Tom Gruber is an innovator in technologies that augment human intelligence, individually and collectively. Applying ideas from Artificial Intelligence, Cognitive Science, and Design, his work has explored how connecting people and machines can foster collaboration, learning, knowledge sharing, and getting things done.
His current project is Siri, where he is a co-founder, CTO, and VP Design. Siri is a virtual personal assistant for the mobile Internet, an intelligent interface that helps you get things done by tapping into the rich ecosystem of on-line services on the web. Siri acts as a personal assistant that can help arrange a place to eat or stay, find things to do, or help you get around town. You interact with Siri by telling it what you want, in speech or text or clicking, and Siri does the work of collecting information from multiple sites, helping you explore options, and acting on your behalf to make reservations or get tickets. Siri is an example of what Tom calls Intelligence at the Interface, using context-aware AI to intermediate the structured data and service ecosystem on the web. Siri went live in early 2010 and was quickly bought by Apple. Tom is now helping to realize the dream of Intelligence at the Interface on an unprecedented scale.
During the rise of Web 2.0, Tom co-founded and built RealTravel, which is one of the best places on the web to share knowledge and experiences about travel. RealTravel.com provides an environment for a community of travel enthusiasts to create beautiful travel journals of their adventures, share them with friends and family, and find other like-minded travelers. People looking for information about where to go, where to stay, or what to do in their travels can learn from the authentic experiences of those who have been there. RealTravel is an example of what Tom calls Collective Knowledge Systems, powered by intelligent information processing of the collective experience of a large community. Over a million people use RealTravel to help plan their travel every month.
Previously he co-founded was CTO of Intraspect Software, which creates environments for professional people working together on line. Intraspect applications help people collaborate in large distributed communities, learn from each other, and continuously contribute to a collective body of knowledge. Intraspect is used by hundreds of corporate customers and many thousands of users in Financial Services, Marketing Services, Professional Services, High Technology, and other globally distributed enterprises. Intraspect is an example of what Tom called Collaborative Knowledge Systems, which combined web-scale mass collaboration technology with Google-like information retrieval to build dynamic, self-sustained bodies of collective knowledge.He is also a founder and Chief Scientist of Consider Solutions, a consultancy that helps Global 2000 companies to design and implement coordinated systems of technology, processes, and human organizations to maximize organizational effectiveness.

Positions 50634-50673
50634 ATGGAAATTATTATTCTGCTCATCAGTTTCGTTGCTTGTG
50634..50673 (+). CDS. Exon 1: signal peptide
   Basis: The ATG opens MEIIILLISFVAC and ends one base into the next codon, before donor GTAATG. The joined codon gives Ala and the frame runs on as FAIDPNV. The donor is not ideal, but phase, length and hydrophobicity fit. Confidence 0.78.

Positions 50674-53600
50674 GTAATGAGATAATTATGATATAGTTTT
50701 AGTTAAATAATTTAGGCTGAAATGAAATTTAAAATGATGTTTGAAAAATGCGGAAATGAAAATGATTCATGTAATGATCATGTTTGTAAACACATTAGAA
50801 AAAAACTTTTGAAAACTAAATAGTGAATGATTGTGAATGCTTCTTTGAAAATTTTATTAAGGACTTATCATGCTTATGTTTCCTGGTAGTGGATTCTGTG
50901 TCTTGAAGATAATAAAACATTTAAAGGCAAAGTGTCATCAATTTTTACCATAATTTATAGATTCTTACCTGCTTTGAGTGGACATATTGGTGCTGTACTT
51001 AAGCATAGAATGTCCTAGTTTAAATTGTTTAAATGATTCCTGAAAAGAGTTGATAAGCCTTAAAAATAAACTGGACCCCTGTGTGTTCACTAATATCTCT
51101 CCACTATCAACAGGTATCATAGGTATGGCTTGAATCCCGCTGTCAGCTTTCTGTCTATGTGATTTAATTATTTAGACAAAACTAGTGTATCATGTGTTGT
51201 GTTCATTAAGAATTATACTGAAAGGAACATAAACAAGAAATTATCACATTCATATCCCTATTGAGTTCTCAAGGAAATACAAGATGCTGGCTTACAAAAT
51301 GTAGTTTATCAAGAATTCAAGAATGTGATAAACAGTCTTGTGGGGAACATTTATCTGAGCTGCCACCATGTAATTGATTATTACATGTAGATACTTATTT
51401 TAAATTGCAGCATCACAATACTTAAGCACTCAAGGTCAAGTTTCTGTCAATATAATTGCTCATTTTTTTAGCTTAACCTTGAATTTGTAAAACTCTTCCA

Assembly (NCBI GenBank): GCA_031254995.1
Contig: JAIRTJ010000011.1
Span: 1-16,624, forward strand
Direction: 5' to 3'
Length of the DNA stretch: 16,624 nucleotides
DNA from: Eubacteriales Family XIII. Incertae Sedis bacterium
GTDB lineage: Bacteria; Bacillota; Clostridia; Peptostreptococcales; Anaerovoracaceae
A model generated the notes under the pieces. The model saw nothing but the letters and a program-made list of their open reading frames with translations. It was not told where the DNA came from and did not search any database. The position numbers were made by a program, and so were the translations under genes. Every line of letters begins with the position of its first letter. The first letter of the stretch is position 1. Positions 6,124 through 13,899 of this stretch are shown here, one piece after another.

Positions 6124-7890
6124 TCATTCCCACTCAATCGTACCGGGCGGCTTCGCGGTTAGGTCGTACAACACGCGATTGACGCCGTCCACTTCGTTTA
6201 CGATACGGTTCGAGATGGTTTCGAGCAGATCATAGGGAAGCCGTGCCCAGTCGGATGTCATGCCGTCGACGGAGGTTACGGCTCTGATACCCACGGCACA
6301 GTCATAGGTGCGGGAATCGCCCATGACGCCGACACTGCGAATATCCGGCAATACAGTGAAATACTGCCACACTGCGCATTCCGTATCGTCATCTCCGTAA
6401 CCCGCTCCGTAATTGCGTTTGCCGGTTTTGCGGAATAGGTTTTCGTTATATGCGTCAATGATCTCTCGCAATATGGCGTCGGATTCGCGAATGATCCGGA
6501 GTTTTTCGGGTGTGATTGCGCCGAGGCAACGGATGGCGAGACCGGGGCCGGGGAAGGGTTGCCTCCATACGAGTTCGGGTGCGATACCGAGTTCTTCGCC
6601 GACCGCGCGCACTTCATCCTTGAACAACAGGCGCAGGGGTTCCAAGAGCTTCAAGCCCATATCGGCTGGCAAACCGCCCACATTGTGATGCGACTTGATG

At Stanford University at the dawn of the Web, Gruber was a pioneer in the use of the Web for knowledge sharing and collaboration. He evagelized the idea of ontologies as a technology for enabling knowledge sharing and is credited with giving the term ontology a technical definition for computer science. He established the DARPA Knowledge Sharing Library, a web-based public exchange for ontologies, software, and knowledge bases and was part of the group that established the technical foundations for what is now the Semantic Web.
Gruber also led the Stanford team that invented and deployed the first Virtual Document applications on the web that generate natural language explanations in response to questions. This continued a line of research in intelligent interfaces that ranged from knowledge-based communication prosthesis to automated knowledge acquisition from human experts.
With colleagues at Stanford, Xerox PARC, and SRI, he designed systems that provide shared virtual spaces for collaborative work, agent-based collaborative engineering, and collaborative learning. To support the collaborations of the WWW research community, Gruber created HyperMail. HyperMail turns ordinary electronic mail into a web-based organizational memory. HyperMail was used as the archive and public forum for some of the key discussions that defined the emerging ideas of the early Web. After Kevin Huges had the insight to get Hypermail in to open source distribution, the product evolved into many popular forms and spread into very common use, documenting and distributing tens of millions of conversations on the web.
Tom is an advisor to interesting companies in financial services (Wall Street), enterprise collaboration (SocialText, Consider), social networking (LinkedIn), semantic web (Radar Networks), Natural Language Search (Powerset), mind mapping (Mindjet), life story sharing (OurStory), social compensation (OpenYear), social entrepreneurship (ChangingThePresent.org), and open content (the Internet Archive).